Vivian Fernandes is a senior journalist with nearly 30 years of practice, 19 of them in television, all of which he spent at TV18. Vivian’s last assignment was as executive editor of a book on India and China written by the founder of the Network 18 group, Mr Raghav Bahl. He has been an observer of Indian business and politics, and had reported on economic policy making as reporter, chief of Delhi bureau of correspondents and economic policy editor. Vivian has traveled abroad with Prime Ministers Narasimha Rao, Atal Behari Vajpayee and Manmohan Singh. He was also reported on the World Trade Organization’s trade talks from Cancun, Hong Kong and Geneva. He continues his association with the Network18 group, but not as an employee.
Will President Obama be fussy about handshakes?
Posted on: 04:00 PM IST Oct 29, 2010 IST
President Barack Obama is not visiting Bangalore or Hyderabad but can he avoid shaking hands with IT industry leaders? Right-wing radio hosts and channels like Fox News will not miss the opportunity to rip into him for warming up to those stealing jobs when America's jobless rate is around 10 per cent, says Thomas Friedman.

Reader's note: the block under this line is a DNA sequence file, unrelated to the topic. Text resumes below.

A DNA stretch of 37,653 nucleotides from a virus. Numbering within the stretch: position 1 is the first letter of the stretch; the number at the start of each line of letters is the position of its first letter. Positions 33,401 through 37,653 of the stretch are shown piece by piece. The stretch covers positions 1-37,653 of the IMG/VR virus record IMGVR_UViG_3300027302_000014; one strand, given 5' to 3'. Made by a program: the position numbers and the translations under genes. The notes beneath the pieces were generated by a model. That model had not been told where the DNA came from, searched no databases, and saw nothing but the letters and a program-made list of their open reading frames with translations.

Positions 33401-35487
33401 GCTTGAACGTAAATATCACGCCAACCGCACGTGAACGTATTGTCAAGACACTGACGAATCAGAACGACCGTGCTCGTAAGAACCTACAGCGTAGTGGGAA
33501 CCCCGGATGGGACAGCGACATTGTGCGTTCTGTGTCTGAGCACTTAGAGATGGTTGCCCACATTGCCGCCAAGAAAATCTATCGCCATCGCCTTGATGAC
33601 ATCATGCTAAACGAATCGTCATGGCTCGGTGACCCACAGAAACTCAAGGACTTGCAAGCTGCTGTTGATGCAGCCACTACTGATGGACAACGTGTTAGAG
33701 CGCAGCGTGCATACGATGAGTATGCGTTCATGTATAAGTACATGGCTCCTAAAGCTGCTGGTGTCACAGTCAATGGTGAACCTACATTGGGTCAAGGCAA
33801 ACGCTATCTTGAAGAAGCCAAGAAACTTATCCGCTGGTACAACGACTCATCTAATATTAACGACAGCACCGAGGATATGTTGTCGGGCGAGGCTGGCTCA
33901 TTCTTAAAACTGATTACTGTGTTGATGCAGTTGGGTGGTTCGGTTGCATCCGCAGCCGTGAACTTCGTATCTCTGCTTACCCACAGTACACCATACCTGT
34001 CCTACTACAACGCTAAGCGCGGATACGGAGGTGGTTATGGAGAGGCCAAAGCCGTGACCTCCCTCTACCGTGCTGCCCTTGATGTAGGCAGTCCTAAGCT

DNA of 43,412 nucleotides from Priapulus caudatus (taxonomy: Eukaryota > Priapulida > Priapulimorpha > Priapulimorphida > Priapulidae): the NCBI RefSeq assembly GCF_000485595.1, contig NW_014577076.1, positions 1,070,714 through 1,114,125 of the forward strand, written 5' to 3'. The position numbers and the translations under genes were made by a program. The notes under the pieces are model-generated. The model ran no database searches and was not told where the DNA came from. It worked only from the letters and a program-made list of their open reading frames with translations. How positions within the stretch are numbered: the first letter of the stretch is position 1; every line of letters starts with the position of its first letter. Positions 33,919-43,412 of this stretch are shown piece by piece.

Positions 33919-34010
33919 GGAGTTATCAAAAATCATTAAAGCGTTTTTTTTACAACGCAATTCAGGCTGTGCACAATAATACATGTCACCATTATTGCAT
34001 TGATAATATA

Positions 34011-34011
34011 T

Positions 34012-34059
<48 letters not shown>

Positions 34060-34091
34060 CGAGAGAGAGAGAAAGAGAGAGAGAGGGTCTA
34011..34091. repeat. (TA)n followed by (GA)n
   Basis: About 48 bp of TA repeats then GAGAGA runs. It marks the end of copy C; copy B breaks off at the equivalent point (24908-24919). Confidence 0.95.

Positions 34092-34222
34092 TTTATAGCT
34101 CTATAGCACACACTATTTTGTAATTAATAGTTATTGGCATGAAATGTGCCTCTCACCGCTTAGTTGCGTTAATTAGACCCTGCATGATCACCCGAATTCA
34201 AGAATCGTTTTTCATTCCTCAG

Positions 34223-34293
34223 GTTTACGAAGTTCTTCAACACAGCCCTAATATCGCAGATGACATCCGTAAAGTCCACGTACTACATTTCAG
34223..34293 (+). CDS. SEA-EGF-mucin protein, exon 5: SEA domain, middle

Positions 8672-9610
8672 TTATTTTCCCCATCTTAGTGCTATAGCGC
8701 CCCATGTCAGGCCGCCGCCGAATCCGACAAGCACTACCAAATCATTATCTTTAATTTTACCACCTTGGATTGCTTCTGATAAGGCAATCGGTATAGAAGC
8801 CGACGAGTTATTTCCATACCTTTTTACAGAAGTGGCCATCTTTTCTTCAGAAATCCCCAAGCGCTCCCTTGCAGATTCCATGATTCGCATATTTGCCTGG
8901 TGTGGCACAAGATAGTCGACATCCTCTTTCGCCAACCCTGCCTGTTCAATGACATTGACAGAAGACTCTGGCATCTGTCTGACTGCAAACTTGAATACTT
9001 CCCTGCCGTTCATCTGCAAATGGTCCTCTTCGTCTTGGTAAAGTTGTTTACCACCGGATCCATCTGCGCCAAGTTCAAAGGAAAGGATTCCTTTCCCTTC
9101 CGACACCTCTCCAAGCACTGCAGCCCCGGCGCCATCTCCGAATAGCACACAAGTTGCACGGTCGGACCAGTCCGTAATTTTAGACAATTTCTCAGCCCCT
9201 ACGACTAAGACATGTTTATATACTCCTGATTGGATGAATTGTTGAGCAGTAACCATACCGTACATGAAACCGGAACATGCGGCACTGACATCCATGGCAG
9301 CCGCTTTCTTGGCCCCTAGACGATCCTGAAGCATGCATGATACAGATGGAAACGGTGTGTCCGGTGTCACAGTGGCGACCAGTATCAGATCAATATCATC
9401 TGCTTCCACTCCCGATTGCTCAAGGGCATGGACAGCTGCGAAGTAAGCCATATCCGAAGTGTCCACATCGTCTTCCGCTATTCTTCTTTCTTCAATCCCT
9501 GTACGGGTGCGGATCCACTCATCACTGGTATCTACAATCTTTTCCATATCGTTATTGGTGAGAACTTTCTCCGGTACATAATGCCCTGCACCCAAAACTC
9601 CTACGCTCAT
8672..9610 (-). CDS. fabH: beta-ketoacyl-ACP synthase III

The New York Times columnist and author of the best-selling The World is Flat finds America's political climate so toxic that the President's visit days after the November 2 elections is sure to draw bile for leaving his supporters to clean up the mess while he does the rounds of world capitals. The Democrats are expected to get a pasting in the polls. The visit itself has not hit the news in the US so far.
Friedman was speaking at the Foreign Correspondents' Club in New Delhi. He is shaken by the level of partisanship between the two principal political parties. The only way out of the current distress is for Americans to invest in education and become more innovative and productive than the Indians or the Chinese. But such is the level of distrust that the country is failing to invest in its future and take hard decisions on issues like climate change and energy conservation.
The world is not getting lumpy or bumpy, Friedman says. In fact, he is surprised how flatter it become, since he wrote the book in 2005. Globalisation, he says, is technologically-deterministic; it will not be arrested by trade barriers.
Friedman expects the Republican party to split, and a new Tea Party to emerge, that will be much more right-wing that the current one, which he calls, Tea Kettle Party, one that is just letting off steam. He pins hope on a 'radical centre' that will bring together the Republican left wing, the right wing Democrats and independents. His preferred choice for the 2012 presidential elections? New York City mayor Mike Bloomberg.